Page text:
Without ruining their own redeemable and often laudable qualities for those of you who have yet to play the game, each of the four main party members definitely establishes their own distinctive attitude despite them all resembling some anime meets boyband crew. Don’t let their familiar garb and gear fool you- each of the four is their own individual character and story, and it’s entirely up to you to pursue that to your own ends and cultivate whatever relationships you can between the band for the duration of your adventures. Perhaps one of the most interesting elements of all is the natural melding of gameplay and narrative characteristics as each character has their own special “hobby” of sorts that ties into side content such as photography, cooking, and other small yet aesthetically pleasing values and attributive qualities.
For all the expansiveness of the world, there is sometimes the feeling that it is almost TOO big, which seems a bit ridiculous as far as complaints go, but is made true do to the lack of objectives or opportunities in the most barren of regions. Arguably, these regions are veritable deserts, so who would expect much in the way of enemy encounters or loot there anyway right? Still, it is made all the more frustrating by the fact that these regions often take the most time to traverse, even by vehicle. Trekking around on foot for any extreme length of time is all but completely out of the question as the world is truly gigantic. There are meaningful and interesting side missions to be found quite literally everywhere, loot and goodies in pretty much every nook and cranny, plenty of upgrades and unlockables, and side adventures that culminate in dungeon diving that is entirely missable if you hardly dare to adventure outside of the main quest series.
Combat is one of the biggest and most innovative changes for the series and in my mind one that has been made for the better, streamlining encounters into a rapid response of buttons and role-playing elements that in some ways remind me of Lost Odyssey’s (Mist Walker) ring combat and flourishes. Speed is valued over brute strength and strategy wins the day. You are able to cue up some teamwork-imbued linked attacks almost akin to Marvel Ultimate Alliance’s combo attacks that utilize the powers of two heroes as well. Stringing together successful hits is as much about countering and evasive maneuvers in the vein of the Batman Arkham titles as it is to outright attacking your foes. To make matters even better, each encounter is fairly balanced to your level and style of play with the exception of some of the more difficult boss fights of course.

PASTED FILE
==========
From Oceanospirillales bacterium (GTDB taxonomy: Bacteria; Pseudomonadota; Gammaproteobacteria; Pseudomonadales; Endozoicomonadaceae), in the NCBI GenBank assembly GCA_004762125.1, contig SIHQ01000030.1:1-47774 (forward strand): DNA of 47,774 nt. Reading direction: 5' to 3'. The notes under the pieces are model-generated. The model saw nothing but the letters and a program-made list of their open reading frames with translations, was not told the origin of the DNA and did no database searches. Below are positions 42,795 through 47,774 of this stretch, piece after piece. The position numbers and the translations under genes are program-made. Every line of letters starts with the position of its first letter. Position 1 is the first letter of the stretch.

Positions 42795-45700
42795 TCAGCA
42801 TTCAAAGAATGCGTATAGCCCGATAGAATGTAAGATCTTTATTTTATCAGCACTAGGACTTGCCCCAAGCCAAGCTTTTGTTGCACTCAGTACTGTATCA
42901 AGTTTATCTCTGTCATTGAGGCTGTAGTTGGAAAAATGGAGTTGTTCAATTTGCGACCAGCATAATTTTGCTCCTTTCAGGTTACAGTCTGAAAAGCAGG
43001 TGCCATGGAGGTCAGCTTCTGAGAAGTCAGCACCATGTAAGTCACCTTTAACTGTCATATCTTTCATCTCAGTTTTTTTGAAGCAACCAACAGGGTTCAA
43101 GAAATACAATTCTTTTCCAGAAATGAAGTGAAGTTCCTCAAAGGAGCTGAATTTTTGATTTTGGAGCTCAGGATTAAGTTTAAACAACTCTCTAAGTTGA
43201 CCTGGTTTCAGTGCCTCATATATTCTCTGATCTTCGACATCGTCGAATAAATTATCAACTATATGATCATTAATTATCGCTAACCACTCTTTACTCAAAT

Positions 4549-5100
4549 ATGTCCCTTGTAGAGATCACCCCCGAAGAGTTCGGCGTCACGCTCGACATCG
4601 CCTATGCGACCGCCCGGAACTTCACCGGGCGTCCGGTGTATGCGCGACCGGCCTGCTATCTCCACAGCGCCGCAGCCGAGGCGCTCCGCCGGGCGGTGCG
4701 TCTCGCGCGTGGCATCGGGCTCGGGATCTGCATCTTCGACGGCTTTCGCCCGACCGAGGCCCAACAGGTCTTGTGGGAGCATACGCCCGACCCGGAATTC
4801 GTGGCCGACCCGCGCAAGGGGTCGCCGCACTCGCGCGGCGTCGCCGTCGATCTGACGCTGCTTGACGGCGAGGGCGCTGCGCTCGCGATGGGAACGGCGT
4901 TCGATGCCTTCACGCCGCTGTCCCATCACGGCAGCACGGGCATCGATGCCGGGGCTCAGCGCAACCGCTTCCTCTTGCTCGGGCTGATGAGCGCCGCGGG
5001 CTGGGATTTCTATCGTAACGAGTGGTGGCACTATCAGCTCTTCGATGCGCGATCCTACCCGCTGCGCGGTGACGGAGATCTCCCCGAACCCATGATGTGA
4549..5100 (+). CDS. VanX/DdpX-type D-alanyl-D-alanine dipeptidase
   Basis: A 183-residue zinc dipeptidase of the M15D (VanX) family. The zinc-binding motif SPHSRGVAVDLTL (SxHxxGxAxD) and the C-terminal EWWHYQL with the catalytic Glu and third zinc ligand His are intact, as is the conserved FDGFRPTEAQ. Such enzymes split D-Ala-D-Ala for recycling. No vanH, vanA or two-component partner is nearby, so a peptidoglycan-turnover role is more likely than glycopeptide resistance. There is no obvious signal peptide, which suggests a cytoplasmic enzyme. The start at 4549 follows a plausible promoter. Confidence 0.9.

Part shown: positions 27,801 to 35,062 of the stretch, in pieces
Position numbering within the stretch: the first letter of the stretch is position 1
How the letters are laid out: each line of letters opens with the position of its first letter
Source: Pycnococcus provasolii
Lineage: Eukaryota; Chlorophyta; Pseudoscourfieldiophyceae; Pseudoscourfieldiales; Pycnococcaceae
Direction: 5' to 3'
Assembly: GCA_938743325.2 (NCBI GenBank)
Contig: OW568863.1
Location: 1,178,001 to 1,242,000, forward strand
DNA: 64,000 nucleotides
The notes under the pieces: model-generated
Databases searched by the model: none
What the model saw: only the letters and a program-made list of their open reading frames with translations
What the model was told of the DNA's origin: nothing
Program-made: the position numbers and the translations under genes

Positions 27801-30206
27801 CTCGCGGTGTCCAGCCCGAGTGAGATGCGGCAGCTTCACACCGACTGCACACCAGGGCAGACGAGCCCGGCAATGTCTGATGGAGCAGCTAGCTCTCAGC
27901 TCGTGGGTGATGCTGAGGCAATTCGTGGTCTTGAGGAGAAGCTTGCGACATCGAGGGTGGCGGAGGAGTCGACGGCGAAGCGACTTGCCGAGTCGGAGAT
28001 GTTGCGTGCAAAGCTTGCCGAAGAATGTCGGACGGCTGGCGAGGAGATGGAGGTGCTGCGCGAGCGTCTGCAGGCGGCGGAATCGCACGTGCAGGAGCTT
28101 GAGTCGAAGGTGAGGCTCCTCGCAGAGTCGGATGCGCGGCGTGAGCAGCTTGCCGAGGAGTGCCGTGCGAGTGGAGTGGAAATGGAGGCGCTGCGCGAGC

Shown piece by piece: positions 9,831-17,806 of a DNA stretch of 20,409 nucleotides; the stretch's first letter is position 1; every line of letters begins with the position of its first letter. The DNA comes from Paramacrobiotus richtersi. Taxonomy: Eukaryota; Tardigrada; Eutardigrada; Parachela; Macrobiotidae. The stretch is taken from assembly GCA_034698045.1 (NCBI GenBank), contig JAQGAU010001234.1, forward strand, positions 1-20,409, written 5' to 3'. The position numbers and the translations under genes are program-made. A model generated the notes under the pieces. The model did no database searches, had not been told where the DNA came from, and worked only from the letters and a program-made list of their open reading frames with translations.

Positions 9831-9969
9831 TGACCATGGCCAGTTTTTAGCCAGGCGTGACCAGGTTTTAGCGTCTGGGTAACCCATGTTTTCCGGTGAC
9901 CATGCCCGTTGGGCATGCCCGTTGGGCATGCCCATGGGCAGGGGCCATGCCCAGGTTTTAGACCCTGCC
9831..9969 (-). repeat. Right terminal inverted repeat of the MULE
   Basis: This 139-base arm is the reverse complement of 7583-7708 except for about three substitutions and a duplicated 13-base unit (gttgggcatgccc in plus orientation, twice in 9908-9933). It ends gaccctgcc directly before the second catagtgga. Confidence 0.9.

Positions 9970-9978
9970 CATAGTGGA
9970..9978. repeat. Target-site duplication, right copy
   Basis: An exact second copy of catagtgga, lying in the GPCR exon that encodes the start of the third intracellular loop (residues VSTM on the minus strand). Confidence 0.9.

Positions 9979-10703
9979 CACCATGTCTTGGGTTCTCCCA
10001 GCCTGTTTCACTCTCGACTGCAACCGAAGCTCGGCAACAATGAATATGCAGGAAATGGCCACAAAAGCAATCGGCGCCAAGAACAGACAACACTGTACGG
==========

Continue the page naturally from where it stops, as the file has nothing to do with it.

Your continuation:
Some other miscellaneous notes about the game are going to follow. Square very much took the size of the world into mind when crafting some of the enemy encounters and even when creating the special “summons” that each character can utilize here and there during combat once meeting the standard requirements and defending themselves well enough in combat. The world is expansive and as such is populated by particularly nasty and hulking behemoths in certain regions, so powerful and so large that it often takes literal hours of game time during events to defeat them, meaning you may have to come back later for encounters. Surprisingly, this isn’t as horrible an idea as it sounds because you’re not necessarily forced to fight that single battle for the entire time in one sitting anyway. Summons allow you to essentially square off with these larger than life foes in your own monstrous showdown as well, many of which can be seen in action in the gameplay videos available online.
While combat works well, stealth oriented elements fall completely flat in the game and this is put woefully on display towards the end when you are tasked with infiltrating particular areas of the world in the final few chapters of your adventure. The main story and gameplay meld at this point and your experience will be limited until after its completion which allows you back out into the world in its entirety- a strange decision but one that does not terribly affect or impact the game or gameplay otherwise. Enhancements and upgrades will stem from both the main and side paths, meaning there is a healthy balance to be found on and off the beaten path throughout. All in all, the experience is an interesting and worthwhile one even with its mistakes and few artistic missteps along the way.
Concept: Create a hybridization of Final Fantasy elements both old and new without it feeling like a cheap adventure title with the name plastered on but not really holding onto elements dear to the series.
Graphics: The graphics are for the most part spectacular and the animations are impressive and detailed. Camera angles are odd at times especially when paused mid-combat, however the gameplay never suffers as a result.
Sound: The voice acting is superb and there is an available collection of classic melodies from Final Fantasies both old and new. Some of the Final Fantasy XV pieces themselves are less stellar than others, however the soundtrack is passable.
Playability: The locomotion in terms of vehicles is one of the worst elements of the game as it is such an integral part of gameplay at times. However, combat and overall control of the game handles well once you overcome a slight skill gap.
Entertainment: The world and players won’t lack for activities both main and side content related to dive into. While the experience takes a hit in its later narrative exploits and also in its ability to traverse the expansive world, the overall experience is an enjoyable and worthwhile one.
Replay Value: High.
Overall Score: 8.0